PORTLAND, Maine (NEWS CENTER) -- The average American driver spends 17 hours in one year looking for a parking spot, according to a new study from a transportation analytics firm.
The firm, INRIX, found drivers spend that time looking for spots on streets, in lots, or in garages, according to the report issued Wednesday.
In big cities like New York, drivers spent 107 hours in a year -- equivalent to almost five days of a person's life -- trying to find a place to park. In cities like Boston, drivers spent half that -- about 53 hours in a year -- finding spots to leave their cars.
"People are just queued up trying to get a spot," said Daniel Boilard, of Lewiston, who was in downtown Portland Friday with friends. "It's a Friday, summer. They're had to come by. We went around the block once and put it in Temple Street garage."
Some were lucky enough to get a place to leave their vehicle in the Old Port on Friday in no time. Others reported driving around for up to 15 minutes looking for a spot.
"We were about to turn around and head back to Wells, " said Tiffany Shliapa. "We don't want to spend $10 or $20 for parking when we're only going to be here for a couple of hours."
The study found found 34 percent of drivers they surveyed abandoned a trip because of parking issues.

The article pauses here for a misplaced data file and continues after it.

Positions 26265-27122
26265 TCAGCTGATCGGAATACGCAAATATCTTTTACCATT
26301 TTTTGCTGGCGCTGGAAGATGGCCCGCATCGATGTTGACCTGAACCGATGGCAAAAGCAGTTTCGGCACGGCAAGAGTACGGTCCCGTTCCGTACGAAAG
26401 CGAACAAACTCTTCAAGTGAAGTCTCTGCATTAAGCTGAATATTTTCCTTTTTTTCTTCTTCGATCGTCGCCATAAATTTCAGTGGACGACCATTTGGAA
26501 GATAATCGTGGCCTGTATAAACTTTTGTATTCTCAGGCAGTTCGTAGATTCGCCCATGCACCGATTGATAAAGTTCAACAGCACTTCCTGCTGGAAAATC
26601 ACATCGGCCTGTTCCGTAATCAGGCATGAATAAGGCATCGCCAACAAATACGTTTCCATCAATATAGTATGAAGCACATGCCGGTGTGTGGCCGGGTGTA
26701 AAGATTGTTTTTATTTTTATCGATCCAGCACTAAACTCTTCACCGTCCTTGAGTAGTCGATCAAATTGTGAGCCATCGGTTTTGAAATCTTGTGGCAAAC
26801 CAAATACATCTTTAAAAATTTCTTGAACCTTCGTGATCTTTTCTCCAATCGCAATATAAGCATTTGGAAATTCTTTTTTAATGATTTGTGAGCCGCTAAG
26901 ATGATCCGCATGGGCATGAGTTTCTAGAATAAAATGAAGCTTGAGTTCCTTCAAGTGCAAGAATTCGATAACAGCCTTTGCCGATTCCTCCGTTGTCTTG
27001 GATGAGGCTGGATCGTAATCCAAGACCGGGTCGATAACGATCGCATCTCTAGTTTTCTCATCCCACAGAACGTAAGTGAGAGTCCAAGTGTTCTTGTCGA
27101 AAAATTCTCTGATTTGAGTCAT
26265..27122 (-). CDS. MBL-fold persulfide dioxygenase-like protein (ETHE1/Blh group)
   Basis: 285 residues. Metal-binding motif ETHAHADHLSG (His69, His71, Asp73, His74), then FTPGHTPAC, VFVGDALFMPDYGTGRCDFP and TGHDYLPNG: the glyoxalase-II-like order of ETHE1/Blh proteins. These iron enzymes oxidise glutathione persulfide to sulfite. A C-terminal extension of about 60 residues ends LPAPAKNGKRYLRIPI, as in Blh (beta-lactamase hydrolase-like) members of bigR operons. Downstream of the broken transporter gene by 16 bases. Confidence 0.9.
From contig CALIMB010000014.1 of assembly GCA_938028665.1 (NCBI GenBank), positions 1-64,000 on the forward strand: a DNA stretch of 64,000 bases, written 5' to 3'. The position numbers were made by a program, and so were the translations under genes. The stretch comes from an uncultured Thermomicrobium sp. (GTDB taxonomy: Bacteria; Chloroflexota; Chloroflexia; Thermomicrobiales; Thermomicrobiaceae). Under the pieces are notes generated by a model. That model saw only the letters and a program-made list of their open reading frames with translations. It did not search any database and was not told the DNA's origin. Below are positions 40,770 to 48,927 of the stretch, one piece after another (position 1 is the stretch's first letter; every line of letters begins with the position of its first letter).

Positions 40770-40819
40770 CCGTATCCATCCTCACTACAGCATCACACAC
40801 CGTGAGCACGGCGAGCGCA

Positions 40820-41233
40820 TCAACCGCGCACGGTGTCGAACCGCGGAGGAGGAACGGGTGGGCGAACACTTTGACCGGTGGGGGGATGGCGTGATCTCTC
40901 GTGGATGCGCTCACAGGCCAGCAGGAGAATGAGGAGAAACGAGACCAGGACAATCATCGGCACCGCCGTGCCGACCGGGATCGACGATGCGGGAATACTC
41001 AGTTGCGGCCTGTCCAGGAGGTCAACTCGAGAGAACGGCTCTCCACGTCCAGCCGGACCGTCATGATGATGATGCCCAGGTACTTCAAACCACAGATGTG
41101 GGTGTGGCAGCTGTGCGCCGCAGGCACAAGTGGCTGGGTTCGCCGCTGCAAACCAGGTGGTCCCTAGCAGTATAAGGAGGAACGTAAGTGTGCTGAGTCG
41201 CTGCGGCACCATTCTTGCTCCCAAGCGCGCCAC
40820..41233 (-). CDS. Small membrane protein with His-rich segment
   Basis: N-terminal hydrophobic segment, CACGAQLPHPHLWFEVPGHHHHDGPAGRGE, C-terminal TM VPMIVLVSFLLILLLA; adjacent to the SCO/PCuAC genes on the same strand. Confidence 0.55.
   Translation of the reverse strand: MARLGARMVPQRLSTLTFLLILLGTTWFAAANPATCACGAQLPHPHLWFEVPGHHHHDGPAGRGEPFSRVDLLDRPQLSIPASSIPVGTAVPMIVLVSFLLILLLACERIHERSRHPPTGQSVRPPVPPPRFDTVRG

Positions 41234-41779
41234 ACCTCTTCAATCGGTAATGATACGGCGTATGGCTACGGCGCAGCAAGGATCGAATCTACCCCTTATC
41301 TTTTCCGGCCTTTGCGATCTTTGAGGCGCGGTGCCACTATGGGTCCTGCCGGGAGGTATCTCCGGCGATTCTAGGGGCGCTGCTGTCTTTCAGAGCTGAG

The study says the average American shells out about $97 a year, trying to park in places like lots or garages, in order to avoid getting one of these. The study also says people are finding other ways to get where they want to go, instead of driving.
About 63 percent of the nearly 6,000 U.S. drivers surveyed said they avoided driving to shopping sites, airports, leisure or sports centers, and other destinations due to parking challenges.
Alex Resnick and her friends, who were visiting from New York City, said when they are back home, they have to get creative to avoid a hassle, often using ride-sharing services such as Uber or Lyft, or riding the subway, or using a bicycle-sharing program.
"It's difficult to find parking and it takes a lot of time and you have to worry about paying the meter," said Resnick.